Balakrishna Kamath is a retired Intelligence officer of a premier Intelligence agency of India. He is a recipient of the coveted national-level honours such as the Indian Police Medal and President’s Police Medal. Although passionate about writing, being in Intelligence service, Kamath had no opportunity to write for the open media. It was only after he hung up his professional boots that he started writing, mainly fiction based on spy and intelligence operations. His first novel ‘The Velvet Gloves’, a thriller published in November 2018, was received well, and is being adapted into a web-series. With his first book, Kamath demonstrated his flair for telling stories on intelligence operations that can keep the reader spellbound.
TBE: Could you please tell us about your most recent book, The Ace of Shadows, its overall plot, and the main characters in it?
Balakrishna Kamath: The Ace of Shadows is a book focusing on the interplay and clash between Pak ISI’s intelligence and India’s counterintelligence sleuths. Yashwant Narayan Godbole (a young intelligence operative) is the principal character, with Anand Kumar Das (Head of field operations division) also playing an important role. Pak ISI undercover operative Ahmed Bilal, Damji Savla and Colonel Naveed Mustafa form the perfect foils for Godbole and Das on the Indian side.
TBE: Given the complexity of the story, can you remember what your starting point was when plotting The Ace of Shadows? How did this story first come to be?
Balakrishna Kamath: It was a newspaper article on security issues written a few years ago by a retired Indian Maj. General that had served as a trigger to write The Ace of Shadows. Soon a plot sprouted in my mind. In fact, in the first chapter of the book itself, I have dealt with the ramifications of a similar newspaper article written by a retired ISI official.
TBE: Since you are a retired Intelligence officer of a premier Intelligence agency in India, how did your background in the field influence your work as an author?
Balakrishna Kamath: My intelligence background and experience certainly influenced my work and helped me put the plot in perspective.
TBE: Your novel excels in great detail when it comes to secretive topics – the conspiracy theory, covert spy agencies, and classified information. Does this come from research or experience? How do you get your information?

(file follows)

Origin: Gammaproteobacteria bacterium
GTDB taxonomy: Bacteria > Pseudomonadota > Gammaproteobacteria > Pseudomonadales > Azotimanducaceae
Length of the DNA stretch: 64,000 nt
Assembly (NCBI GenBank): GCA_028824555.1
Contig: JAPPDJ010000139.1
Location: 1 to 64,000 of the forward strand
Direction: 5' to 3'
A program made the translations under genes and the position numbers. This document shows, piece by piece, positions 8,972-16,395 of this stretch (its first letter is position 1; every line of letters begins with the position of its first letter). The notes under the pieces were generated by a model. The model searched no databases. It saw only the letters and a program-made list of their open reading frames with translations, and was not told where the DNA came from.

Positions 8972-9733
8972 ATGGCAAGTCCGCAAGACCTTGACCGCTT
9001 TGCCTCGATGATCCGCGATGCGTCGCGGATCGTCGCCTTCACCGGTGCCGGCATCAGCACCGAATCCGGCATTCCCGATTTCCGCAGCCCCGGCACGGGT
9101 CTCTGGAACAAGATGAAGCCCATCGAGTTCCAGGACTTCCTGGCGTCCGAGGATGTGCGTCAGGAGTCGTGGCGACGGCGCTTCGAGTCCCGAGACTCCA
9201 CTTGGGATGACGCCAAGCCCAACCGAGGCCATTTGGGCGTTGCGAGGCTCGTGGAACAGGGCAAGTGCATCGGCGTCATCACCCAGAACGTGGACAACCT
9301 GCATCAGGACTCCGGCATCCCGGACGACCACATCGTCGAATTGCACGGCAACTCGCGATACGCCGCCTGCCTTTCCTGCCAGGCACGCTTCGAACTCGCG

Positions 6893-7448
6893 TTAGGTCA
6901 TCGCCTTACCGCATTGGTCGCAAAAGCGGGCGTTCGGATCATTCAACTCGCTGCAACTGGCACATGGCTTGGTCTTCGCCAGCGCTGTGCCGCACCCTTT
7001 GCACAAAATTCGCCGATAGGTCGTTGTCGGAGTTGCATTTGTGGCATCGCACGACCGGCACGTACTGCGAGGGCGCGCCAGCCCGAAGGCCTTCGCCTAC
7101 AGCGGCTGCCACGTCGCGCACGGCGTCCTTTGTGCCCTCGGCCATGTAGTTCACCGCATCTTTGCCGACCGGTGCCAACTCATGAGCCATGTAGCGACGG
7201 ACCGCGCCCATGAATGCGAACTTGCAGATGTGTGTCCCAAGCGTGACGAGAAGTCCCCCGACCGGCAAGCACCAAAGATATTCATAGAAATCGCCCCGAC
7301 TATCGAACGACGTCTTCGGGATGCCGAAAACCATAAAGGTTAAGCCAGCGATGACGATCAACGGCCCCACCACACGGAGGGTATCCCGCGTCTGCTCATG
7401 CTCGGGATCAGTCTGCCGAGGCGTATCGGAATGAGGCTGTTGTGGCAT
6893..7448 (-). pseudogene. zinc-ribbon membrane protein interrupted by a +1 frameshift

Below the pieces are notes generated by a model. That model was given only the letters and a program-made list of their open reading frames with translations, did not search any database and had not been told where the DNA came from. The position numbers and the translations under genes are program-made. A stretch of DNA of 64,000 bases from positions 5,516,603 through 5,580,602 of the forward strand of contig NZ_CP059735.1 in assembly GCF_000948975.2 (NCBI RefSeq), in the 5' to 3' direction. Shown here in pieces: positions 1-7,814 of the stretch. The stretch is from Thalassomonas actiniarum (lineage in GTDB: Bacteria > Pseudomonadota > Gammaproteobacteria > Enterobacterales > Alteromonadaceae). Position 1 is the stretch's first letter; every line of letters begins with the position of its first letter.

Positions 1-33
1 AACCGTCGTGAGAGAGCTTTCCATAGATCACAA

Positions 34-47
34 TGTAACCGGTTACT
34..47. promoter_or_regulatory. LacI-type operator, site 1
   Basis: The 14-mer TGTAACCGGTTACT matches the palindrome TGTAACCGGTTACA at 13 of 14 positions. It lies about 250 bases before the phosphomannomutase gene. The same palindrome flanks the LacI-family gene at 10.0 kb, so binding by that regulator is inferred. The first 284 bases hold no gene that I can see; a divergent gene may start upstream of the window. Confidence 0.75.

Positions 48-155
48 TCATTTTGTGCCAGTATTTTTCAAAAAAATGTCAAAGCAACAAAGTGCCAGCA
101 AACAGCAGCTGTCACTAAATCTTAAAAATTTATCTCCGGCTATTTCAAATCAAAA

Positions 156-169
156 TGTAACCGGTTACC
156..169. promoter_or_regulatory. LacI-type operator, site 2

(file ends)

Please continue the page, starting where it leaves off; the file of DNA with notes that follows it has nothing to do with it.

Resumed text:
Balakrishna Kamath: While the on-the-job experience was quite handy, research was important to keep the plot credible and relevant. So, a healthy combination of experience and research was necessary to weave a sound storyline.
TBE: There are some qualities in your sleuth Yashwant Narayan Godbole that set him apart and make him memorable. Did you draw him from real-life people, or completely from your imagination? How much of him is based on you?
Balakrishna Kamath: One cannot create characters totally from the air. Observing and studying colleagues and officers I had worked with, did help to some extent in my endeavour of building characters. But I did blend my imagination too in large measure in developing each character, including the Pak ISI agents and officers. To suit the plot, the characters have to be tailor-made. Yes, I admit that there are a few of my reflections on the portrayal of Godbole’s character.
TBE: I found the atmosphere in the book dark and full of page-turning tension. How conscious do you have to be of language to create such an effect?
Balakrishna Kamath: Choice of words is important to help give the desired shape to thoughts. So, I used the language consciously. I read, corrected, reread and again corrected till I felt that the language I used did portray the right situation and effect.
TBE: Which mystery and suspense writers do you draw inspiration from? And what are your favourite books from the same genre?
Balakrishna Kamath: I am influenced and inspired by Frederick Forsyth and Jack Higgins. ‘The Day of the Jackal & ‘The Odessa File by Forsyth and ‘The Eagle Has Landed’ by Higgins are my favourite suspense thrillers.
TBE: How was your publishing experience with Leadstart?
Balakrishna Kamath: My experience with Leadstart was smooth and pleasant. I found Leadstart cooperative and helpful. They were also sensitive to my requirements and points of view. This is my second book with Leadstart, and I have no complaints.
TBE: Is there anything you are currently working on that may intrigue the interest of your readers?
Balakrishna Kamath: I am already working on a short book, maybe a novella. The subject is different from what I have done so far – the finer aspects of human relations and the place of God, or the lack of Him, in the trials and tribulations of human life. That does not mean I have given up on Godbole, not yet. Side by side, I am collecting material and doing a bit of research for the next episode on Yashwant Godbole’s exploits!